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Metro Toronto, already experiencing a record-breaking year for robberies, was hit by a crime wave of 27 holdups in just over 24 hours.

With a recession taking its toll, and the holiday season pouring out shoppers with cash, bandits are sweeping the metro area in record numbers, police say.

Along with the crime spree that occurred Tuesday, more than 300 bank holdups have occurred this year -- breaking the 1983 record -- and police expect a record number of small-business robberies.

Detective Sgt. Robert Spires of the Metro Police Holdup Squad places much of the blame on increased drug use. "People who are on drugs see the banks as a quick and easy source of money."

The 1983 record for bank robberies was broken Monday when No. 305 was racked up by a man wearing a baseball cap who slipped a threatening note to a teller and got away with a small amount of cash. While most of this year's bank robberies been made without anyone's being hurt, there is always the presence of "implied violence," Spires said.

Bandits have used sawed-off rifles, handguns, shotguns and even a fake bomb, but a popular "weapon" remains the finger in the pocket -- pointed, so that it looks like a gun.

While 70 percent of holdup suspects are arrested, several bandits have racked up a series of successful heists, said Detective Inspector Leo Campbell.

One, nicknamed the "Shoulder Bag Bandit," is believed responsible for up to 25 bank robberies in southwestern Ontario during the past 18 months. The nickname comes from the khaki-colored knapsack or duffel bag that the 6-foot thief usually carries during robberies, Detective Howie Hunton said.

The "Shoulder Bag Bandit" is wanted for robberies in Metro Toronto, Oshawa, Hamilton, St. Catharines, London and Niagara Falls.

Metro Police Chief Bill McCormack said he's never seen anything like the crime spree on Tuesday, in which a record 27 holdups took place in just over 24 hours. Five banks, six variety stores, four taxi and delivery drivers, three fast food outlets, four pedestrians, a health food store, clothing store, gas bar, video store and a teen-ager at his school were robbed.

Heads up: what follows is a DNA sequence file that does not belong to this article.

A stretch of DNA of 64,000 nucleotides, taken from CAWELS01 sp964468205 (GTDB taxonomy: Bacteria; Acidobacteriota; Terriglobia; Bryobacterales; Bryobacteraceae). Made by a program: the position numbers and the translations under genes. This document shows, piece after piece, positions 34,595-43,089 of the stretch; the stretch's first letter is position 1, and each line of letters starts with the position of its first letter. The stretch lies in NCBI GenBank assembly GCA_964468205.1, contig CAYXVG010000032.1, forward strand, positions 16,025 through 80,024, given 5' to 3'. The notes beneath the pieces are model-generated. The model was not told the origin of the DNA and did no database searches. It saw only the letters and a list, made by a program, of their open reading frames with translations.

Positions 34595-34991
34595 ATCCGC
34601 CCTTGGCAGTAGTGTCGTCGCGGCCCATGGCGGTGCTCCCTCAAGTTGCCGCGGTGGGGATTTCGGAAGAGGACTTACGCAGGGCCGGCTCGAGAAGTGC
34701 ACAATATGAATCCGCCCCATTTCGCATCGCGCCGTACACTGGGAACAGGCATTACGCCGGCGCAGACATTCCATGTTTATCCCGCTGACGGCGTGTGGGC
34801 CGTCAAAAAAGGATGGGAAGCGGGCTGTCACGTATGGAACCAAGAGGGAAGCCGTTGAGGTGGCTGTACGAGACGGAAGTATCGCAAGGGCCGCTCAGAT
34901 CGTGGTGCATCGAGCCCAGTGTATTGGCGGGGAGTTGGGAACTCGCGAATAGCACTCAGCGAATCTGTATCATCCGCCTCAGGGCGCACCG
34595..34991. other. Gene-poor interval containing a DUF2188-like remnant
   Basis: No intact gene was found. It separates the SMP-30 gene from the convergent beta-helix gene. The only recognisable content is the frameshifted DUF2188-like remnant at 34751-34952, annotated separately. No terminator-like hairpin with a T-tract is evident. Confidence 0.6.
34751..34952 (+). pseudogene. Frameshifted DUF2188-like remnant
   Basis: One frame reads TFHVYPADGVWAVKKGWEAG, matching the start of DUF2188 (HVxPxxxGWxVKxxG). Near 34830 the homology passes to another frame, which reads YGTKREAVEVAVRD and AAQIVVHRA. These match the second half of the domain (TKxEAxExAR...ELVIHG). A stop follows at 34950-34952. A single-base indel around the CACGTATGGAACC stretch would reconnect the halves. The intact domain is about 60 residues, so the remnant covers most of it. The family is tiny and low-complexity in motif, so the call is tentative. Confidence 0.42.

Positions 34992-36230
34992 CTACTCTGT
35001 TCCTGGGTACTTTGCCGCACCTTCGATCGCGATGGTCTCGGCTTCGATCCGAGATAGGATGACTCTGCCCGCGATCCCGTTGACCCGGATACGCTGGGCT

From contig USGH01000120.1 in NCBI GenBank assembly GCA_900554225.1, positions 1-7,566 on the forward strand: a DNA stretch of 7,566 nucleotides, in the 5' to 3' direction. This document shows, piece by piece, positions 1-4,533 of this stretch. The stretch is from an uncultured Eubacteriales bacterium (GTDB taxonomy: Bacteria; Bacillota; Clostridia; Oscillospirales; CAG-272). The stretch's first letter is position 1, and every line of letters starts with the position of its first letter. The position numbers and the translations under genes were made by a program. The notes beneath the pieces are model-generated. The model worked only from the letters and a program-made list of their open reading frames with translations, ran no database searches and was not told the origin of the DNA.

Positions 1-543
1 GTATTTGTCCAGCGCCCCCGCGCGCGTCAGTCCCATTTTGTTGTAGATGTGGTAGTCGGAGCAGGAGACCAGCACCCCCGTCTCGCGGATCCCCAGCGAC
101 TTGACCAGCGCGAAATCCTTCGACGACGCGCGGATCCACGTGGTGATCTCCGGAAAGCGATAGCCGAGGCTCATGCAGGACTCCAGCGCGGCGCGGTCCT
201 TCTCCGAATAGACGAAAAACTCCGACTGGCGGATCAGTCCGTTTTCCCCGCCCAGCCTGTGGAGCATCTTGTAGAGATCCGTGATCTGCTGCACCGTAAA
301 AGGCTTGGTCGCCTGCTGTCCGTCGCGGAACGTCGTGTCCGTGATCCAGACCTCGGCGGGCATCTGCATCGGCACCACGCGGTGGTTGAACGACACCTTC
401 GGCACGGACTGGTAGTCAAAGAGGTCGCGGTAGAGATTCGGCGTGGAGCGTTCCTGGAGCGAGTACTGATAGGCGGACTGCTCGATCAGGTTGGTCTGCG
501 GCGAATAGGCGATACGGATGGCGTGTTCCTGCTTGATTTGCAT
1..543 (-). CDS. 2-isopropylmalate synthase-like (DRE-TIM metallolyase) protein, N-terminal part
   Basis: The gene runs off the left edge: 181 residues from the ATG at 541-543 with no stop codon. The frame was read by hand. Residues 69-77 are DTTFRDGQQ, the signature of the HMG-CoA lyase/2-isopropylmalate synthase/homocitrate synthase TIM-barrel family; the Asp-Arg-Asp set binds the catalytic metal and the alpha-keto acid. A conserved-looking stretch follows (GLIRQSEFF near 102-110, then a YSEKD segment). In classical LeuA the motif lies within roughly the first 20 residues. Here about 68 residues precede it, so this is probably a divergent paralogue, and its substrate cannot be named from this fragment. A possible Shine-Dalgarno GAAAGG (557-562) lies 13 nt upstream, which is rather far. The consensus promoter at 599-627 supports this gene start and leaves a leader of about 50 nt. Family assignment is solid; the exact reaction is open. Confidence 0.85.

As a result of the holdups, seven people were hurt, including a 22-year-old taxi driver who was hospitalized after being stabbed with a knife. McCormack said his biggest concern was "the amount of weapons and the use of weapons by young people."

As of Nov. 28, Metro police recorded 32,526 violent crimes, an increase of almost 4,000 from the same time last year. Year to year, robberies were up by 800 to 4,203. That includes 310 bank robberies and close to 1,000 small-business holdups, up from 873 last year.

"It's not just us; cities across the country are experiencing this," McCormack said.

According to a study by the Canadian Centre for Justice Statistics, the number of women being charged with violent crimes has doubled in the past decade.

Last year, almost 10,000 women were charged with violent crimes, twice as many as in 1980 and 12 times as many as in 1962. In the study, violent crimes included murder and attempted murder, assault, sexual offenses, robberies and abductions.

Although women only accounted for 15 percent of the 743,553 criminal offenses last year, "crime by women is definitely on the increase," said Deputy chief David Cowan. Despite the boom in violent crime, the overall crime rate among women has leveled off in the past decade after climbing in the 1960s and 1970s.

Criminologist Rosemary Gartner of the University of Toronto said the Canadian numbers are part of a 20-year trend in the Western World. Drugs and the rise of urban street gangs are all part of a steady rise in violent crime across North America and Europe, she said.

"The problem is not a gender problem," said Michael Dear, metro police director of records and information security. "Society is becoming more violent. Whether it be male or female, the pressures are there."

Factors contributing to the rise of violent crime by women, Gartner said, are that women often are trapped in low-paying jobs, the increase of impoverished single mothers, and a growing gap between rich and poor,

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